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We're looking at developing a Web Service to function as a basis for a browser display/gui for a networked security prototype written in C++. My experience with web services has been limited to Java. I prefer Web Services in Java because it's on the "beaten path".

One sure was to do this would be to simply code a Java client which invokes the web service, and call it as a command line with parameters from the C++ code.

It's not ideal, since generally speaking an API is preferable, but in this case it would work and be a pretty safe solution.

A resource which does handles web service development in C++ is called gSOAP, at this url: http://gsoap2.sourceforge.net

Any thought on which is a better approach? Has anyone used gSOAP, and if so, what did you think?

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8 Answers 8

I'd done things with gSOAP, it's not awful. I'm increasingly opposed to the RPC model for web services, though; it forces you into a lot of connection and session state that adds complexity. A REST interface is simpler and more robust.

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Can you give a suggestion? thx, jbn –  Jack BeNimble May 26 '09 at 14:37
    
Honestly, the nice thing about REST is that it's simple. Get any HTTP client library, you're done. Here's a bunch of them: curl.haxx.se/libcurl/competitors.html –  Charlie Martin May 26 '09 at 15:01
    
Here's some more sources: thomas-bayer.com/rest-demo.htm xfront.com/REST-Web-Services.html –  Charlie Martin May 26 '09 at 15:04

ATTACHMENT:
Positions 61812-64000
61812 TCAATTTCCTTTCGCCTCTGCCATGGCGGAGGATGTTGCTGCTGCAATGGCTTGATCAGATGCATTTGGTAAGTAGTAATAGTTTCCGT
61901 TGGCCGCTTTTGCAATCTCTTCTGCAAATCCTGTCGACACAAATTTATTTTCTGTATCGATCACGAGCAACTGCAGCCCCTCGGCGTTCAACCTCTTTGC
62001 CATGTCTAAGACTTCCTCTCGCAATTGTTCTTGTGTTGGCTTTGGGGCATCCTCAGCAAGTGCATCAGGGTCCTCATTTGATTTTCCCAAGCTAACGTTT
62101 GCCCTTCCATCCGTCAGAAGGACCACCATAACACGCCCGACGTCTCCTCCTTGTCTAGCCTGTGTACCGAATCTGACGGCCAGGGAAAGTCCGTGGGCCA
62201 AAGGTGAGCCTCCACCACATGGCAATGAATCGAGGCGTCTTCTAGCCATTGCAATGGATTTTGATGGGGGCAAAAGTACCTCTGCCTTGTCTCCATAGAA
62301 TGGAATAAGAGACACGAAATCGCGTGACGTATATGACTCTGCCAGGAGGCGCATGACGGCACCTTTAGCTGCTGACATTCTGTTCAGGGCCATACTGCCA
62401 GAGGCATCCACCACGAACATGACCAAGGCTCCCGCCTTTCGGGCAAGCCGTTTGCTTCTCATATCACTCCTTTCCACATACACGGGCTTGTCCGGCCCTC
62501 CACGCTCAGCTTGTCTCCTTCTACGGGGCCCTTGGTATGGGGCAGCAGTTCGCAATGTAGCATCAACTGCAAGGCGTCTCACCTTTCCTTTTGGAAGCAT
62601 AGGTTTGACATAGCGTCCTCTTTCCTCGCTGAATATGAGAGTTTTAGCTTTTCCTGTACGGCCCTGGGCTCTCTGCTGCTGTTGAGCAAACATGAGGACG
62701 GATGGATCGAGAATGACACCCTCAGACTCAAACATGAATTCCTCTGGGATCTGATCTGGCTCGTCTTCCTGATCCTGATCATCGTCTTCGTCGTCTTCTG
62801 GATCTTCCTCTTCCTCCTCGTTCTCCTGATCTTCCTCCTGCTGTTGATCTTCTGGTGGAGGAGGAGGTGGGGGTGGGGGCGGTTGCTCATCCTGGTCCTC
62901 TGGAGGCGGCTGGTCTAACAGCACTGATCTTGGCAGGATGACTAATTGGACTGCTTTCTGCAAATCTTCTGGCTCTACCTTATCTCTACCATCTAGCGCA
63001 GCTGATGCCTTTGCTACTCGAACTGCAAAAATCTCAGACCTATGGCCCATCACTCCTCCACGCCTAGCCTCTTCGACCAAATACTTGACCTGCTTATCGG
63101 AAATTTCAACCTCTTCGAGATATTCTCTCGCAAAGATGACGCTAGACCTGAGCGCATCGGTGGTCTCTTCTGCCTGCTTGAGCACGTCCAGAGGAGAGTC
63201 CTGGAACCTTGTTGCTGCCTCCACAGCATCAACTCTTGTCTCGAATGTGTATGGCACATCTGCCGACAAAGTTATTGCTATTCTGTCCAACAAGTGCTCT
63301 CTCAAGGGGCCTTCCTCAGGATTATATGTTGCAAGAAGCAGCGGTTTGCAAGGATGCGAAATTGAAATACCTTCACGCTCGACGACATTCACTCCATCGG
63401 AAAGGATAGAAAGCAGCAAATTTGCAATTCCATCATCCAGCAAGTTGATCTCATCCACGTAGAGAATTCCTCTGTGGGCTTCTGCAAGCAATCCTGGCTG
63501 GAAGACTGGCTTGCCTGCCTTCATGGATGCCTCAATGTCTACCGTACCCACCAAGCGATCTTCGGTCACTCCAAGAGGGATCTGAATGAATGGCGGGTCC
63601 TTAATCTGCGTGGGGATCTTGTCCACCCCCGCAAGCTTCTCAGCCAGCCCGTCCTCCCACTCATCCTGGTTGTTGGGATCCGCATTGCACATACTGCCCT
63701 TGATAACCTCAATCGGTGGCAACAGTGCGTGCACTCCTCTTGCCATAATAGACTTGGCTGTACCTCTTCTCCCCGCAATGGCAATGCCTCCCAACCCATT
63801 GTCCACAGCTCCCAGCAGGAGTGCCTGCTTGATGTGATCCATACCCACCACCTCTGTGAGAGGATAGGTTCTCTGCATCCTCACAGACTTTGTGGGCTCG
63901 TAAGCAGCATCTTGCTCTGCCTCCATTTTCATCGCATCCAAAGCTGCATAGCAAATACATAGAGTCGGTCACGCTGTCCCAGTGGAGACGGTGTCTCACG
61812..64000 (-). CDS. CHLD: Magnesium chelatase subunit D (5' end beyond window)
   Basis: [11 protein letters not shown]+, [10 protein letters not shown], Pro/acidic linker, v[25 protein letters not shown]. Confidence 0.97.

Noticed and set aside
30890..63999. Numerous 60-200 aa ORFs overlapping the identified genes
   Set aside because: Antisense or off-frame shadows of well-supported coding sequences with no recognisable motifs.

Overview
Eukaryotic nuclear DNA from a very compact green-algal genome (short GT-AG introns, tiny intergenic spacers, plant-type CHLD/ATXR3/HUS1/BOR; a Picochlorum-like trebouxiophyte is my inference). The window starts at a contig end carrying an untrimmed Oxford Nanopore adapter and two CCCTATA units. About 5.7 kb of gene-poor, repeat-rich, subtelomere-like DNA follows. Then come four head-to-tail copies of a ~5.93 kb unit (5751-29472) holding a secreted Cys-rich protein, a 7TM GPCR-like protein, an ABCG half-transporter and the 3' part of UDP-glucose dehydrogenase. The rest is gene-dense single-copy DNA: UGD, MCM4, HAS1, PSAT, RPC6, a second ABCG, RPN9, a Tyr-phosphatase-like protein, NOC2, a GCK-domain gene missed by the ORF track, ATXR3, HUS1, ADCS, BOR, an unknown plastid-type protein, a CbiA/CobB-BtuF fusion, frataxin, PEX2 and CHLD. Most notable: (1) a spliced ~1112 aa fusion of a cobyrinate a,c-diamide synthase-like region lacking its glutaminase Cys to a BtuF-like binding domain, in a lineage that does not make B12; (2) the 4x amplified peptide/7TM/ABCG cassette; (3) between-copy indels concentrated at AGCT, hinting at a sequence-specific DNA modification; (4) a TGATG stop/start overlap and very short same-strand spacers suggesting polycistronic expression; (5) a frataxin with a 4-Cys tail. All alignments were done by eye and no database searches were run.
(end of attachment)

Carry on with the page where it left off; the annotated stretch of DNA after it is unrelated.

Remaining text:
To me is Axis C++.

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For RPC style, have a look at Thrift, I found it quite better ( faster, clearer, a lot of languages implementations) than soap.

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up vote 2 down vote accepted

My colleague ended up using a combination of Axis2 / java (for the service) and gsoap for the client. He created the wsdl from the Java service by generating it from a C++ header (using c2wsdl (?) or something like that. He said it was better than using a Java interface because that generated two sets of wsdl, for seperate versions of soap.

Then he used wsdl2java to generate the webservice and a test web client. Once we got that working, he used gsoap to create the web client (in C++), and it worked fine.

thanks for all the answers! I ended using a combination of them.

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I had very good experience with gsoap - very simple, performance is good.

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If it is acceptable to run only on Windows, there is a brand-new API for that purpose: WWSAPI

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Instead of calling the java client from the command line, you can create a java virtual machine inside your C app, instantiate the class and call any methods. This is what the java.exe app does and I think the source code is included in the jdk.

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Depends on how low level you want to go. You might checkout yield.

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